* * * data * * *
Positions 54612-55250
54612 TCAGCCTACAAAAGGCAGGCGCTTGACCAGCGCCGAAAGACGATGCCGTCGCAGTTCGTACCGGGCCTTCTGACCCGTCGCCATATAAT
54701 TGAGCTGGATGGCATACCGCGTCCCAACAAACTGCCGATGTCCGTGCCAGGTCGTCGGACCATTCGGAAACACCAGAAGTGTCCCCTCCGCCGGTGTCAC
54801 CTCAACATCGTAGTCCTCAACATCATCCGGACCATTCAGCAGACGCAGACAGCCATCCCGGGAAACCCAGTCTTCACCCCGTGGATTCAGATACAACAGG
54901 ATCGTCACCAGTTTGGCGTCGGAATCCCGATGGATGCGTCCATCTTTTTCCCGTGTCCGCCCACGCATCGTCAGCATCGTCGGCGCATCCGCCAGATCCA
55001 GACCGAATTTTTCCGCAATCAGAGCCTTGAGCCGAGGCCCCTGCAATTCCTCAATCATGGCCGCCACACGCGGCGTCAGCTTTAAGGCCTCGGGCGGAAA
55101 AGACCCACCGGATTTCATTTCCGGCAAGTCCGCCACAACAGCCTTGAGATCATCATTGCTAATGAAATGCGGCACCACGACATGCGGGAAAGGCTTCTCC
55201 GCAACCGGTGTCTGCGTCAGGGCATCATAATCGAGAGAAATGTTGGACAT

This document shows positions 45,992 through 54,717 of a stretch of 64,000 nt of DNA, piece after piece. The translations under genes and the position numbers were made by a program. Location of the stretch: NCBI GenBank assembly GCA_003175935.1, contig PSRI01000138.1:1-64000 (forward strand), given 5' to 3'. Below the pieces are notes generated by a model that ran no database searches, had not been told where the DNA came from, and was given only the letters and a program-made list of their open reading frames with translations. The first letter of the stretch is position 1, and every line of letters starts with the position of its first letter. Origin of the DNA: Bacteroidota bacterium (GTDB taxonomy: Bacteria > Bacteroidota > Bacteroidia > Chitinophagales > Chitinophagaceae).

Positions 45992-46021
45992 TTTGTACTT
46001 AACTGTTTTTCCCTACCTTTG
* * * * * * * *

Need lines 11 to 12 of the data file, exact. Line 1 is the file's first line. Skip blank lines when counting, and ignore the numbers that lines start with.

45992 TTTGTACTT
46001 AACTGTTTTTCCCTACCTTTG